Finding Your Parenting Path With Your Autistic Child

Any parenting advice for children on the autistic spectrum?

Parenting a child on the autistic spectrum can feel like walking an emotional tightrope. Parents try so hard to balance love, guidance, expectation, and consequences without falling into the darkness of their worries and fears. The burden of self-judgment can send a parent into the depths of guilt if their verdict is that they have taken the wrong step with their child. The wish to do what's best, and confusion surrounding what's best, makes raising an autistic child a confounding mystery. Unintended parent precipitated problems can emerge, such as overindulging out of guilt and anxiety, expecting too little to protect oneself from being disappointed, and allowing fear to undermine parental authority.

If these circumstances are familiar to you or someone you know, read on for ways to find the parenting path that makes one feel comfortable and capable.

Draw a large circle representing a parenting compass on a sheet of paper that replaces the four cardinal points with the four most important ingredients you align with parenting. Consider the four previously mentioned, and place parenting actions and goals in between the four major directional points. For instance, 'coaching empathy' can be placed in between love and guidance or 'reward acceptance of change' in between guidance and expectation. Add those values, experiences, lessons, etc. that you hold dearly and which you always envisioned instilling within your child, even before you had children. No need to complete your compass at this starting point; it can evolve and take shape, providing a firmer foundation for parenting than a tightrope.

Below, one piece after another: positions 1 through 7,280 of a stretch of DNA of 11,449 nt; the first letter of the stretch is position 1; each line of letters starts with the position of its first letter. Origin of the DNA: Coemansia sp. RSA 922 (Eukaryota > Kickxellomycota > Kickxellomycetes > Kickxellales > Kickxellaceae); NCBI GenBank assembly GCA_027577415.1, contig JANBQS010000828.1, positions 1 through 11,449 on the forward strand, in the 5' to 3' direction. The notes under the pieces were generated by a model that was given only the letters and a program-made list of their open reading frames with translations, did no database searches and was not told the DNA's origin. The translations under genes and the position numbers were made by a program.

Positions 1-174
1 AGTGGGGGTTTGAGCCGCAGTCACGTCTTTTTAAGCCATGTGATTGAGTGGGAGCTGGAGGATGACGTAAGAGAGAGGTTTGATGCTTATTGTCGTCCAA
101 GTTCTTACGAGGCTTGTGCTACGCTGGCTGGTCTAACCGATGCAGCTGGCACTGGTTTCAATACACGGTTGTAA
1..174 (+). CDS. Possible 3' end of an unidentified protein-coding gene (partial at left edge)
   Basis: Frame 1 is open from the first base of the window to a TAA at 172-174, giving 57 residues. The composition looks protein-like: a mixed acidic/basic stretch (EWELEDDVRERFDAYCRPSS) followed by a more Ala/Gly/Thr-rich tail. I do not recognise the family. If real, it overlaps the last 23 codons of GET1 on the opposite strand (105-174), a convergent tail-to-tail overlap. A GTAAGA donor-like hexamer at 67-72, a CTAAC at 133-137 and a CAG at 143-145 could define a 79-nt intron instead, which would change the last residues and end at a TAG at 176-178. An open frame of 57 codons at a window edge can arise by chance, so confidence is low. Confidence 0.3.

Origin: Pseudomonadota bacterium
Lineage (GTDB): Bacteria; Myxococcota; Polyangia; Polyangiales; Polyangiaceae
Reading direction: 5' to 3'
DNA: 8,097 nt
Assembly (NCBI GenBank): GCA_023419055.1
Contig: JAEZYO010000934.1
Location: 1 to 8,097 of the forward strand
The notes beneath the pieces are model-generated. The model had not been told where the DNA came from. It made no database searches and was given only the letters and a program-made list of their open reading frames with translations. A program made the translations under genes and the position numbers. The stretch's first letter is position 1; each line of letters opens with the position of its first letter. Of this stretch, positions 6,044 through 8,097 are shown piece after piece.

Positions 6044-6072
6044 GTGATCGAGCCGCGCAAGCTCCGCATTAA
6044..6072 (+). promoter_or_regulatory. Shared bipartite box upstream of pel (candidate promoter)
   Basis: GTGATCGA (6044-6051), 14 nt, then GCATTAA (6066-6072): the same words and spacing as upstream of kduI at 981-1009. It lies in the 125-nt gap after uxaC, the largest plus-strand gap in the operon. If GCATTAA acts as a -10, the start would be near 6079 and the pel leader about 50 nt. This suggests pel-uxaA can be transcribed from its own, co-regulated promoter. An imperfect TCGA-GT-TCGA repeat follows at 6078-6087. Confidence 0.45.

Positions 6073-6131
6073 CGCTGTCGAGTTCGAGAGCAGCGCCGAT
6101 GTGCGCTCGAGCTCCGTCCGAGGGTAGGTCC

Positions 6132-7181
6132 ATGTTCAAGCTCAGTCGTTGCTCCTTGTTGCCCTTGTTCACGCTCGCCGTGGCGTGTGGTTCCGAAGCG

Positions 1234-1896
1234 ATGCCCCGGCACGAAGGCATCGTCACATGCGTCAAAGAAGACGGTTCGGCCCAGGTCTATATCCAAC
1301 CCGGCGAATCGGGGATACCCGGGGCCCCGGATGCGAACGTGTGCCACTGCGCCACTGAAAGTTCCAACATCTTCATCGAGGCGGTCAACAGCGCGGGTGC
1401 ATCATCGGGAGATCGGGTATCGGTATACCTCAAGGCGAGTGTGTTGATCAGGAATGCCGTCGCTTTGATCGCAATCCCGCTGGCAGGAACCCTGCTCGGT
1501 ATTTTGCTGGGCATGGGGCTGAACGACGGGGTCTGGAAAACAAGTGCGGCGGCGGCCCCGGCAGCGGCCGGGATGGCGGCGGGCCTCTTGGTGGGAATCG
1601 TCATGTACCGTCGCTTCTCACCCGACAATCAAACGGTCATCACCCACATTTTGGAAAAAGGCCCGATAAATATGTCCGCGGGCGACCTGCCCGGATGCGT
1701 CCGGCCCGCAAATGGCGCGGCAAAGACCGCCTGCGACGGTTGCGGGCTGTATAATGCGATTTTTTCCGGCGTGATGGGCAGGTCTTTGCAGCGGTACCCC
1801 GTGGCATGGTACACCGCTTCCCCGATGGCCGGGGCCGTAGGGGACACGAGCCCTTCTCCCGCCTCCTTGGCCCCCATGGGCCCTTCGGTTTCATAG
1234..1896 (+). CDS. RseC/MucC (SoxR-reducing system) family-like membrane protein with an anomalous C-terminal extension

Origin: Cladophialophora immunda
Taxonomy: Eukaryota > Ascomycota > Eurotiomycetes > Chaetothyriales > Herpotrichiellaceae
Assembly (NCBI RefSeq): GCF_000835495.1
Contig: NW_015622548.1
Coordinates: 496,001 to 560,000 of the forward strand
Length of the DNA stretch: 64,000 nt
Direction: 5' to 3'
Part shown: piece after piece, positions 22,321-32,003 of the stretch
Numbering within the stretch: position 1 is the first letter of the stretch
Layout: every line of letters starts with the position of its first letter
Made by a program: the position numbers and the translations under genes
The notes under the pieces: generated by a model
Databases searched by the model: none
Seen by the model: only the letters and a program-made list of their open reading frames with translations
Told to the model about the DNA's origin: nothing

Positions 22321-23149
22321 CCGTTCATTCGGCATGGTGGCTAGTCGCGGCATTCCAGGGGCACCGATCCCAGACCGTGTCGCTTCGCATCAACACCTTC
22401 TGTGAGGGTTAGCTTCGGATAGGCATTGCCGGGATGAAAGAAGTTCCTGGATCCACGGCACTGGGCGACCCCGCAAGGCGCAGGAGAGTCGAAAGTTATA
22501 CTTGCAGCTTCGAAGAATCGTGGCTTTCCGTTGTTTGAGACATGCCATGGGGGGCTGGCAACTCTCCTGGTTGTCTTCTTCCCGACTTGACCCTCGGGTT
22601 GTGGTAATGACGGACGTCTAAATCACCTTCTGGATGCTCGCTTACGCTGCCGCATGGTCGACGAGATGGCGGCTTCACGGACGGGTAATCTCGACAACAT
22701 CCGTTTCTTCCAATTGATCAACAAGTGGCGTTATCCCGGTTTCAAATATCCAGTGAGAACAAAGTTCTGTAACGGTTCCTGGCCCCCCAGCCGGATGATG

As you and your child arrive at different points along your compass, journal when, where, with whom, etc. that it all took place. Add some distinctive responses or behaviors of your child so that their "successful arrival" can be accessed in their future memories. This journal of your "growing travel" with your child will be especially valuable when they have fallen off the route of healthy growth and need concrete evidence of their prior accomplishments and your pride in them. The compass becomes a place for parents and children to recall, strive, and feel the relief that progress is being made.

Find trusted confidantes and professionals who have intimate knowledge about autism to serve as your "compass advisors." Share your drawing with them and ask for honest critiques and advice. Make note of their responses and mull over for consideration. Determine if their feedback is compatible with your parenting goals and your child's unique strengths and needs. Don't feel compelled to immediately incorporate new ideas since timing and comfort level often determines how successful new approaches are with children on the autistic spectrum.

Keep in mind that with all children, no matter the circumstances, development proceeds in ebb and flow, sometimes rising to meet the challenges of change and frustration, while other times coming to a grinding halt. Children on the spectrum display much of this variability, making your parenting path marked by uncertainty. When plans must change due to angry volatility, opportunities lost due to a lack of social responsiveness, or minor disappointments magnified into a river of tears, parents can try to take some solace in remembering that "compass progress" is underway, but stop signs are inevitable.

Dr. Steven Richfield is a child psychologist and author in Plymouth Meeting. Contact him at 610-238-4450 or "Times New Roman";color:blue">